Yesterday, while walking in a neighbor's pasture, we stumbled over emerging sprigs of bluebonnet. Bluebonnet: my home state flower. This will be our first bluebonnet spring, together, in Texas in 28 years. Before we set out on the journey that took us far away from all we knew and loved, I never thought much about spring, or bluebonnets. In those 28 years of exile, of Yankee winters and snow blanketed landscapes, the humble blue and cream wildflowers became enshrined in our memories, a colorful icon for all that was home.
Before Dad died, we paid a visit to his hometown of Ennis, smack dab in the middle of bluebonnet country. We went to the cemetery where his family was buried and stopped to take a picture of the humble rent house he had brought his new bride to in 1946. They didn't live there very long. Grandfather offered him a job in Houston, and they moved into a new house built by my uncle's contractor father-in-law. The same house that welcomed me and my baby sister into the world. The same house my baby sister and I sold after Dad's death 61 years later.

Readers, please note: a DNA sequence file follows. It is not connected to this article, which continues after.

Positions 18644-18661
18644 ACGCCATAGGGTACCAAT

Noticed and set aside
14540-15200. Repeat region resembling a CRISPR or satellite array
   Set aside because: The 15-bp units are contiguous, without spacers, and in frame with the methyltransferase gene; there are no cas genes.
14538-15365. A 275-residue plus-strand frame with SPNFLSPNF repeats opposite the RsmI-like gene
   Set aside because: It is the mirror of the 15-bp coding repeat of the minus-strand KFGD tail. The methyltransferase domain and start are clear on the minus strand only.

I scanned the sky. Beautiful cloud formations against the deep blue. Cream and blue, the color of bluebonnets.
The rocks at my feet photographed white as the sun set. White like snow. The dead leaves on the drought starved tree shone golden.
A wind stirred as the sun slipped behind the horizon. Just for a moment, a quiet. cool breeze.
Friday night lights.
And all the while, as I waited for the revelation, for the sun to touch down on that brushy rim, a song played in my mind:
"Glorious, my eyes have the seen the glory of the Lord
Glorious, He stands above the rulers of the Earth"
Lord you are glorious!"
Paul Baloche, "Glorious"